The BBC bill for first and business class travel soared by 60 per cent in the last financial year despite the corporation's pledges to cut expenses.
Matthew Sinclair of the TaxPayers' Alliance said: 'The management at the BBC seem to be completely out of touch.
'While everyone else is cutting back they are still expecting first class treatment at licence fee payers' expense.
'It is also very disappointing that they are still resisting proper transparency.
'Taxpayers should be able to see how their money is spent.'

Good to see that Mr Sinclair refers to us, the Licence Fee payers, as "taxpayers" - a view with which I concur.

Also, did you hear about so-called journalist Johann Hari? He, like many of his brethern, decided that if he didn't like what somebody said in an interview then he would substitute different words. Details are here:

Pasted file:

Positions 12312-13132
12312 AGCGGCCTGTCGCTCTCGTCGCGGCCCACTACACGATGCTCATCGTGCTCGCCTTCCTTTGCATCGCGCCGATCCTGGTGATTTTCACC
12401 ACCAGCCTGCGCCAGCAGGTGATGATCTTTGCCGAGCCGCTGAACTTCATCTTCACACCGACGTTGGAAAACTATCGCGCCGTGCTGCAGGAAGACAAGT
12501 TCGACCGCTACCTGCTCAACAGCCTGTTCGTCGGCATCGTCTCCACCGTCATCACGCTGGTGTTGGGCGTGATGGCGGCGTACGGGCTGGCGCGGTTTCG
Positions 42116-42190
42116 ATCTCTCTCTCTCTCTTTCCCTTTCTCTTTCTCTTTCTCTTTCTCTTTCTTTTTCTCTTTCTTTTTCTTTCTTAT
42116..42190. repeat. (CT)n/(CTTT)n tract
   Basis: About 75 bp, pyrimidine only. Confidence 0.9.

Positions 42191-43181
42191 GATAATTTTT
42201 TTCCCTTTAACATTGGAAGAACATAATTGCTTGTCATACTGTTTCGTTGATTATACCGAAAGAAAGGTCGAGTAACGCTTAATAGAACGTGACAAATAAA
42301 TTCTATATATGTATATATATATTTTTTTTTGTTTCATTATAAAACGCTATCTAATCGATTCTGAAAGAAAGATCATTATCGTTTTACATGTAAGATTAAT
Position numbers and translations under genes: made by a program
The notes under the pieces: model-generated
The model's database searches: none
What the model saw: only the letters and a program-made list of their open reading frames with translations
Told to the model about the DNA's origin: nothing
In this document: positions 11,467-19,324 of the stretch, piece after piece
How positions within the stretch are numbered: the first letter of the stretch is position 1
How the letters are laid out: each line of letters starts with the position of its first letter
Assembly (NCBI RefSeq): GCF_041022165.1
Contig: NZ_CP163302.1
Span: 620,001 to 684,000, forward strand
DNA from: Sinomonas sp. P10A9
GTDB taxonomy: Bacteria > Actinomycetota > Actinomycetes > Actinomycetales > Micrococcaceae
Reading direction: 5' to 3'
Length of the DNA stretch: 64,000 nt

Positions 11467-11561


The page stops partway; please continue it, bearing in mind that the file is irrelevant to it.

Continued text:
You see, I keep saying that journalists make this stuff up. Scum, the lot of them.

Right, moving on to today's irrelevancies then...

1) HIGH STREET - Nearly ten thousand jobs are likely to go on the high street and up to fourteen percent of shops are now empty. But given we have out-of-town shopping and the internet, should we stop feeling sentimental about the high street? In the 21st Century, is it time to let the high street go? Jeremy talks to Jeremy Baker; Affiliate Professor at ESCP Europe Business School and Chris Wade; Chief Executive of Action for Market Towns. Find out more in this Guardian article : This may be true of where you live, but it certainly is not the case around here. We try not go to our nearest town between 10am and 4pm during the summer months as it is heaving, and use other outlets instead. We don't have any out-of-town shopping anywhere near here, and even the nearest DIY and electrical retailer "sheds" are in a town, albeit 25 miles away. Next...